18 Top Southeast Bait Options

Top 5 Freshwater Baits

1) Jig —Tiny jigs with marabou, fiber or plastic tails are excellent lures for black crappie, bluegill, and other sunfishes in Florida lakes and rivers. Slow-troll several rods with jigs to locate crappie concentrations. Or, still-fish a tiny jig under a float. This is a great approach for panfish of all types. Another technique is to tight-line a little jig in the lily pads or bonnets, enticing strikes from crappie and other sunfish in the dense cover.


2)Popper plug —Here's a good lure for those early summer mornings when bass are flushing shad and other baitfish at the surface. It's one of the few hard-body-style plugs with universal application in Florida. Many other styles of plugs will produce bass in Florida, but in the state's predominantly shallow, weedy waters, it can be hard to fish sub-surface lures, such as crankbaits and floater-divers, without snagging. However, these other kinds do have a place on some waters.

Shiners are one of the best baits for trophy largemouth bass.

3) Live Shiner —This is the best of all baits for trophy largemouth bass in Florida. Wild shiners are better than pen-raised versions, as they retain their natural flight instinct when a predator is near. Lip-hook for slow-trolling or fishing under a bobber in open-water pockets near heavy cover.


4) Spinnerbait —This is an excellent "search lure" for largemouth bass in Florida's typically vegetation-heavy waters. Slow-roll a spinnerbait over pre-emergent hydrilla and expect crushing strikes. Spinnerbaits are also great along heavily wooded river shorelines, where they run snag-free along downed timber.

Poppers, spinnerbaits, and rigged softbaits remain top options.

5) Plastic Worm —Worms are used in all sorts of applications: pitching to beds in the spring, slow-crawling through Kissimmee grass and bulrush, surface-swimming over pads and other topped-out vegetation, or jigging past dock pilings or other hard structure. Many types of specialty worms have been developed in recent years, including extra-flexible Senko types for finesse fishing, and heavy-body models with paddle tails for swimming through thick grasses.



Bait: 6 Offshore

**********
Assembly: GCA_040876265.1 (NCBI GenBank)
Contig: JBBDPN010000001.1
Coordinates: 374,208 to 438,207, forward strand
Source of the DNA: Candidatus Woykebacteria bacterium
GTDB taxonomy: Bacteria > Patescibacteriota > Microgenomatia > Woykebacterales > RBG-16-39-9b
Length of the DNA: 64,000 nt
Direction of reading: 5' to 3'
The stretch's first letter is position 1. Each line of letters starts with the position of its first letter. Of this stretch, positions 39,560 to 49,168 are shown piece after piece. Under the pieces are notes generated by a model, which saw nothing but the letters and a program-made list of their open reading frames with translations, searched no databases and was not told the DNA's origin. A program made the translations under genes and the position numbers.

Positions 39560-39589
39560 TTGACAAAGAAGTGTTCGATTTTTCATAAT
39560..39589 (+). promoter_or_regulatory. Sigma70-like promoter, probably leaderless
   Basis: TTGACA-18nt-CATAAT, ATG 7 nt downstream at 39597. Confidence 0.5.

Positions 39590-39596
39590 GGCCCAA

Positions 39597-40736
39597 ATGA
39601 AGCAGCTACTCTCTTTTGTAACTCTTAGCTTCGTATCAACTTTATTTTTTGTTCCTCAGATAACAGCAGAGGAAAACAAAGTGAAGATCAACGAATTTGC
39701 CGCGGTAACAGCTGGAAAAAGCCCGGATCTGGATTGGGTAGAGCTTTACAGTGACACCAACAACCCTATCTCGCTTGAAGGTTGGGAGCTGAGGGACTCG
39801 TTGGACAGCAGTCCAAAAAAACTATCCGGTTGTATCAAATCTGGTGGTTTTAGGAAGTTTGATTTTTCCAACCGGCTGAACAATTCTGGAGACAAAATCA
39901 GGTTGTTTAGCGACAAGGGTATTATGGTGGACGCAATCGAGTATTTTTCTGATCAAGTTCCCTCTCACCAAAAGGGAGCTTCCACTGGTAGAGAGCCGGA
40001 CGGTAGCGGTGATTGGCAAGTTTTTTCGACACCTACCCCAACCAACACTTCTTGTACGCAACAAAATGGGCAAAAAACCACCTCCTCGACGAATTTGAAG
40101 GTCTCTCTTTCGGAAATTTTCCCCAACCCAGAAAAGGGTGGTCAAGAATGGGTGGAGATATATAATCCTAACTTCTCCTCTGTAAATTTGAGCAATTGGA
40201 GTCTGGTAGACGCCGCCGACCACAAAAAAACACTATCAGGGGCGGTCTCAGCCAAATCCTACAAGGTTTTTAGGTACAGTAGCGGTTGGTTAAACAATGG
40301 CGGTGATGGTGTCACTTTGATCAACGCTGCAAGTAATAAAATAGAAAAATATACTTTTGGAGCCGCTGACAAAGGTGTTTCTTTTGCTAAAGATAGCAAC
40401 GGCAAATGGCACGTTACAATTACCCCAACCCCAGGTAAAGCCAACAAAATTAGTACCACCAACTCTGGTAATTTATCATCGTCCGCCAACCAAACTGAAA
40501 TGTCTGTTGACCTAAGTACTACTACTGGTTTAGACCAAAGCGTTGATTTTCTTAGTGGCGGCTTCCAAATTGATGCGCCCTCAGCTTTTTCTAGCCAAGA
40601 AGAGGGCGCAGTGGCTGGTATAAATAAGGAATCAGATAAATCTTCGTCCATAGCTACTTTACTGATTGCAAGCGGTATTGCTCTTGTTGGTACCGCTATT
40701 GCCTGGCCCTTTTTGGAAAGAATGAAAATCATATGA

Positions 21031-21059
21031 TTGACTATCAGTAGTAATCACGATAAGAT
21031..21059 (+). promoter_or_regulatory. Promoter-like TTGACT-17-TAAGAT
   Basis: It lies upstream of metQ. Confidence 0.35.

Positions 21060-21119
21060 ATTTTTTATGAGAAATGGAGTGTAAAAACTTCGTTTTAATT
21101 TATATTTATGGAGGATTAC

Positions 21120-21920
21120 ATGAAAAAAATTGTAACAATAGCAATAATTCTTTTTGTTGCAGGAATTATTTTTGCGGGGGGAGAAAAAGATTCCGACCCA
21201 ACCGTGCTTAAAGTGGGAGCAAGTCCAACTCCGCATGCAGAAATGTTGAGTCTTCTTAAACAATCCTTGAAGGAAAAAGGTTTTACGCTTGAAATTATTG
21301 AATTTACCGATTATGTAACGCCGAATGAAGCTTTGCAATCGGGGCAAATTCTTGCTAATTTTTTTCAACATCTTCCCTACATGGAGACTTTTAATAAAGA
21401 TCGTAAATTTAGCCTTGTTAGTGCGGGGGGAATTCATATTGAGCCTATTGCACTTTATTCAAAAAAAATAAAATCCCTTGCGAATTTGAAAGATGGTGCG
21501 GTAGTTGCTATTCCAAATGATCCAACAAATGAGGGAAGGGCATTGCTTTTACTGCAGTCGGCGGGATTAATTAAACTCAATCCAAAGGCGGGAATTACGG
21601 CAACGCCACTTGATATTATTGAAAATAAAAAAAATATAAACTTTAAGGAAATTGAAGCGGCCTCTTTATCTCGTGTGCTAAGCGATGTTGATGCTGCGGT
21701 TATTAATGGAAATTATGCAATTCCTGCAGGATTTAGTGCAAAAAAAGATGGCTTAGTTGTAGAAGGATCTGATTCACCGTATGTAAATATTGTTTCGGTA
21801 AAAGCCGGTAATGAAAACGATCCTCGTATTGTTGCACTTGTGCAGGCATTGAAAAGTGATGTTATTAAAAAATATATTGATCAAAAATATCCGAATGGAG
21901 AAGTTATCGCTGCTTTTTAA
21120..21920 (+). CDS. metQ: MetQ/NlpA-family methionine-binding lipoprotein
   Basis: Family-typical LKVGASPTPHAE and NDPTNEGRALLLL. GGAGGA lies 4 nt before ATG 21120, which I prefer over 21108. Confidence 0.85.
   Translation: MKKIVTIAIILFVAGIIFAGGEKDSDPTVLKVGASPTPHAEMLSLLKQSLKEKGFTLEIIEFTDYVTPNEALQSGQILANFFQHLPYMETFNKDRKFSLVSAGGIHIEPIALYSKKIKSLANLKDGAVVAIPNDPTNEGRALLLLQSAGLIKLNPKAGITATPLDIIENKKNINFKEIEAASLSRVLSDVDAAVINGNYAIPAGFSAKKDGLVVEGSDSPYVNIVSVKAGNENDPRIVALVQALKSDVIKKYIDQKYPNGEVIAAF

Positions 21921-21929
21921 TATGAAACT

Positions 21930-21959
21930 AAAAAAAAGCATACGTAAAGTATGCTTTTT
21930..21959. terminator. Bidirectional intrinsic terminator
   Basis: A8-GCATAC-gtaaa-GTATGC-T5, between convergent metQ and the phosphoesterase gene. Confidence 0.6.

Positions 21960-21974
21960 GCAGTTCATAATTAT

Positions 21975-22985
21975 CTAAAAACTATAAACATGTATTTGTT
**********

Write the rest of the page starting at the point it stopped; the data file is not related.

Ballyhoo

1) Ballyhoo —This is the universal trolling bait for everything from sailfish to dolphin to king mackerel and tuna. These slender, hydrodynamic baits (usually purchased frozen), may be rigged in a variety of ways. Shown here is a circle-hook method preferred by many tournament sailfish anglers in South Florida.

2) Sardine —Oily, reflective sardines are easily and eagerly consumed by a variety of ocean predators in Florida, including snapper, king mackerel and cobia. Boxed sardines are almost always available at tackle shops.

Trolling Plug

3) Trolling Plug —There is a huge field of "plugs" worthy of mention for Florida bluewater fishing, but the deep-running, high-speed crankbait has a special place in the Sunshine State. The durable, straight-running plug can be fished at a wide range of speeds. The configuration causes the lure to dive naturally, though many anglers choose to add a trolling weight or possibly a metal planer (as shown here) to achieve even greater depths, where wahoo are a frequent and highly desirable target.

4) Jig —As with plugs, there are many kinds of jigs that see action in Florida, but the newer, metal, speed jigs are particularly important to modern anglers. These lures are dropped with casting tackle from a drifting or anchored boat, and allowed to sink to the bottom or to concentrations of fish identified on sonar. A rapid retrieve, with rhythmic pumps of the rod, causes the speed jig to dart and drop like a fleeing baitfish.

5) Squid —Squid are most commonly converted into strips or chunks for bottom fishing, but sometimes Florida offshore anglers use them whole, as in this special night-time swordfishing rig. Whole squid may also be affixed to a jig or even a trolling rig.

6) Goggle-Eye —Nothing beats a live goggle-eye for all-around slow-trolling or kite-fishing. These are hardy baits that thrive for hours, even days, in a well-flushed live-bait container, and they are similarly durable on the hook.


Top 7 Inshore Baits

1) Shrimp —There isn't a fish in Florida coastal waters that won't eat a live shrimp, and some species, such as a spotted seatrout, sheepshead and red drum, are especially fond of the juicy crustaceans.

Sardine

2) Sardine —Live sardines, a.k.a. whitebait or pilchards, are perhaps the best inshore finfish bait for snook, redfish, seatrout and more.

3) Jig —Jigs come in a wide range of shapes and sizes. Shown here is a skimmer-type flats jig, with a flattened head and upturned eye. It swims point-up, which helps minimize snagging on seagrass.

4) Soft Plastic —There are dozens, if not hundreds, of soft-plastic tails and bodies that appeal to inshore gamefish. This one is rigged weedless, with the hook lightly buried in the plastic.

Soft Plastic, Topwater Plug, Weedless Spoon

5) Topwater Plug —Walk-the-dog style topwaters are popular all around Florida. They are excellent search lures—when a redfish or snook homes in on one, you'll know it. The side-to-side shimmy of a topwater is no doubt one of the best actions for spotted seatrout.

6) Weedless Spoon —Many kinds of spoons will take fish in Florida coastal waters, but models with wire weedguards are particularly valuable to the angler, as they avoid catching on grass, shell and other structure.

7) Live Mullet —For big inshore gamefish, such as tarpon and snook, there's nothing better than a live mullet hooked through the lip and fished at seawalls, bridges or inlets. Smaller mullet, often called "finger mullet", are great flounder baits.

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